SAN FRANCISCO--Hewlett-Packard is releasing to the open source community the computer code for a software programming interface that helps manage large data sets in high performance computing environments.
HP is announcing at the LinuxWorld Conference & Expo, starting here today, that it's sharing the code for its High-Performance Computing (HPC) Parallel Compositing Library, a tool to help researchers access unused computing power in their data centers to "visualize complex data sets," said Doug Small, marketing director for Linux and open source at HP.
Pair PCs for Power
Parallel Compositing is an application programming interface developed by HP in collaboration with universities and other industry experts. Its purpose is to combine the unused graphics card capacity of a number of high-performance computers working together in a cluster to simplify the data sets created by computer simulations and other large data sets in such fields as pharmaceuticals, seismology, and medicine, said Small.
"One of the challenges in high-performance computing is visualizing the data sets, getting the horsepower to accomplish that," he said. "With parallel compositing, we're breaking up the work across all those [graphics cards] to use the processing power to work on the visualization of the data."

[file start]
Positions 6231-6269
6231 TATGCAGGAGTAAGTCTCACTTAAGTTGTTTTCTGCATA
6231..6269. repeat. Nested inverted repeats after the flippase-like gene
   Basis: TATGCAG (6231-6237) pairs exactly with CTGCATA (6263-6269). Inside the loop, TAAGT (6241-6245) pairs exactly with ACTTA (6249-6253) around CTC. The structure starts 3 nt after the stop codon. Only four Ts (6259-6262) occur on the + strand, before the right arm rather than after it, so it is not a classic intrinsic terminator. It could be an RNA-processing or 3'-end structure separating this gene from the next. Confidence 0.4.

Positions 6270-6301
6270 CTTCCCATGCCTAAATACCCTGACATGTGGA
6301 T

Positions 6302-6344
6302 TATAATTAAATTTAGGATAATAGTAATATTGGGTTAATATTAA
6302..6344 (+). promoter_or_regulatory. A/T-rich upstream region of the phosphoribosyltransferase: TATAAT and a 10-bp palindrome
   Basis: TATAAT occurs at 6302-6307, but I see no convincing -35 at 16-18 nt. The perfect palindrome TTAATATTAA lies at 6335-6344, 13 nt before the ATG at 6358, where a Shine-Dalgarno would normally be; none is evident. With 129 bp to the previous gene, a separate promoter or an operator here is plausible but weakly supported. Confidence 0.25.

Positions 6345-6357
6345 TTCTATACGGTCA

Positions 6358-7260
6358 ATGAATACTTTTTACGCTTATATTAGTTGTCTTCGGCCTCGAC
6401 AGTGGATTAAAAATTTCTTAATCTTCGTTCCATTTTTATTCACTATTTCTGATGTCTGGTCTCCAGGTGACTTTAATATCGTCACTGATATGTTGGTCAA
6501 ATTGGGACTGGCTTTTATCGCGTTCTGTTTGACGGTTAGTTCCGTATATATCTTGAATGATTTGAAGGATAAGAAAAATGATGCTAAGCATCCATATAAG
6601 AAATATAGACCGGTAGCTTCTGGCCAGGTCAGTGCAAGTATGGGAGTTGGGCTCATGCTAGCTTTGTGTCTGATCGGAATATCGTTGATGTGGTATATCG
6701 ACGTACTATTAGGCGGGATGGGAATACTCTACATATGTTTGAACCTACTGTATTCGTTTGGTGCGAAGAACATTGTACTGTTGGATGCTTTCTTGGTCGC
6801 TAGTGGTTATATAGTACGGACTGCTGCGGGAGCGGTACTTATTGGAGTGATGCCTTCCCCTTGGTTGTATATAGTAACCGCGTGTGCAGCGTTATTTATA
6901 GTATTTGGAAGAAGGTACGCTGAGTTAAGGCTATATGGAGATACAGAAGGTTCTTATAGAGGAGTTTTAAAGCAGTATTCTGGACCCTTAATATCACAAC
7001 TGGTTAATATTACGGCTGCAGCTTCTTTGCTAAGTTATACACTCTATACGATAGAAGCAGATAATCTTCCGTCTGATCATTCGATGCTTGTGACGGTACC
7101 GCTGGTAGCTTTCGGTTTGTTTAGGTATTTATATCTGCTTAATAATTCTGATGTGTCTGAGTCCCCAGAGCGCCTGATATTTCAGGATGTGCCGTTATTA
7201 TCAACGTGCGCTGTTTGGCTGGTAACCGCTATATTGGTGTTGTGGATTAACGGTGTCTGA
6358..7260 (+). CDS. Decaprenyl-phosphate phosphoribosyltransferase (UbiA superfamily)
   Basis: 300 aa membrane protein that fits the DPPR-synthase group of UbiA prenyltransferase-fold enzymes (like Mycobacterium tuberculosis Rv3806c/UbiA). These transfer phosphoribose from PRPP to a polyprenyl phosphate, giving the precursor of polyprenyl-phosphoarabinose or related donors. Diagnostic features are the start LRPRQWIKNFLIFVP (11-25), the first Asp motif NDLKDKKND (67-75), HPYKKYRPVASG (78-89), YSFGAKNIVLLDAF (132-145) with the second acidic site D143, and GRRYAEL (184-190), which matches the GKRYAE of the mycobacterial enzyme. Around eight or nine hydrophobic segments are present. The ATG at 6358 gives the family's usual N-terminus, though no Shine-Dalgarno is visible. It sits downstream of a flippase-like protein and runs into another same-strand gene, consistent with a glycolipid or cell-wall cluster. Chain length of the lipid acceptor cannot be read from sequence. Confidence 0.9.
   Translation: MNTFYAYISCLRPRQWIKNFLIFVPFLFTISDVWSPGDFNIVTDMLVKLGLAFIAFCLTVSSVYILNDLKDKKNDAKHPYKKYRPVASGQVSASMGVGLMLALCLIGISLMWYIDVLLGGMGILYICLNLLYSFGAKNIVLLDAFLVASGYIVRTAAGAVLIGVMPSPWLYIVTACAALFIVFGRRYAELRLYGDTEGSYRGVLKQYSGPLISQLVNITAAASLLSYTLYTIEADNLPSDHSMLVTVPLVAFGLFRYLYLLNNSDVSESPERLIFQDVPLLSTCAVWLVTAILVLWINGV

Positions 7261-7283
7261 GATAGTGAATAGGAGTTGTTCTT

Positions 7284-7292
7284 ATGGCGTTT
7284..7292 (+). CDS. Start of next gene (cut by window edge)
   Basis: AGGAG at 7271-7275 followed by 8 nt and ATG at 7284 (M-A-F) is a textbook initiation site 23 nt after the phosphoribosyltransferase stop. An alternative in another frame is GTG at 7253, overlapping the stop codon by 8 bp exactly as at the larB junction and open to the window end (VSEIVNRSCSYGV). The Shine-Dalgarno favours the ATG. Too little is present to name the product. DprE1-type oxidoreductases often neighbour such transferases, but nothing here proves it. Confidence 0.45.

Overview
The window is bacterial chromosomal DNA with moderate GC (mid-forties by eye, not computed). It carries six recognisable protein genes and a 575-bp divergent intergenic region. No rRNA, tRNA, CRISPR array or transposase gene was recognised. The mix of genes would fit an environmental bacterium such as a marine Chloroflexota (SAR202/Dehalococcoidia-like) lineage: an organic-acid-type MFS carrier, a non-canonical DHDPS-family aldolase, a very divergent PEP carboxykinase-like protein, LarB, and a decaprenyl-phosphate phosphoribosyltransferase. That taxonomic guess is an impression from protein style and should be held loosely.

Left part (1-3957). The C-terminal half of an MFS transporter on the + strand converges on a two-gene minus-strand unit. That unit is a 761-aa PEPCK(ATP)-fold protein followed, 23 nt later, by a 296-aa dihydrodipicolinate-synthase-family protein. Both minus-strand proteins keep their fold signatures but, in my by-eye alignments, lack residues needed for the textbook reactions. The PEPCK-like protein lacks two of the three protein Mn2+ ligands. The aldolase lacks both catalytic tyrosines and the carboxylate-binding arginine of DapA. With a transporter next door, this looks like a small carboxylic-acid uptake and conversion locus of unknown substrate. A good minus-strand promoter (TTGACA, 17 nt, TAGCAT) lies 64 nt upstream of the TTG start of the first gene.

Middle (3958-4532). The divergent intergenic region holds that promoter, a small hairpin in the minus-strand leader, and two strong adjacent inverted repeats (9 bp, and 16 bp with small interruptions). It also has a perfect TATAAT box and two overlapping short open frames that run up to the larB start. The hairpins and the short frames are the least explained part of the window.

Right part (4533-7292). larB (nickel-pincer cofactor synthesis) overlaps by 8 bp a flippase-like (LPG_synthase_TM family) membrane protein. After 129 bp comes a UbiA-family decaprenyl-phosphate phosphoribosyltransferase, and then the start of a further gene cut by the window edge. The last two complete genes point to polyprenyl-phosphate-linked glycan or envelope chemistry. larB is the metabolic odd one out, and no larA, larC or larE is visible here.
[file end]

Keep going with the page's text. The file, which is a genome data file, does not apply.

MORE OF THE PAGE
One user of the technology, cancer research center MD Anderson, spent $2.2 million with HP for a Linux-based HPC that uses Parellel Compositing for computer modeling and other research in bioinformatics, epidemiology and radiation treatments, Small said. HP, which touts Parallel Compositing as a cost-effective approach, is releasing the code to spur technology development around it.
Grid Expands to Linux
Also coinciding with LinuxWorld, HP says it is expanding its pay-per-use grid computing service to Linux-based systems. It already supports Unix and Windows operating systems. Under pay-per-use pricing, customers can tap into a grid of HP Integrity model servers to gain access to additional computing power if they have an unexpected spike in demand. They disconnect from the grid when levels return to normal and so only have to pay for that extra power as they need it.
These and other developments only add to the impact open source has had on the technology marketplace, said Alanna Dwyer, cluster marketing manager for high-performance computing at HP.
"The ability and accessibility of [open source] technology has caused an explosion of innovation and it's huge...and there's going to be more of that," Dwyer said.
LinuxWorld is being combined with another technology conference called the Next-Generation Data Center, which is dedicated to reducing energy use in computing systems. Both run through Thursday.
(Both conferences are produced by IDG World Expo, which, like IDG News Service, is owned by International Data Group.)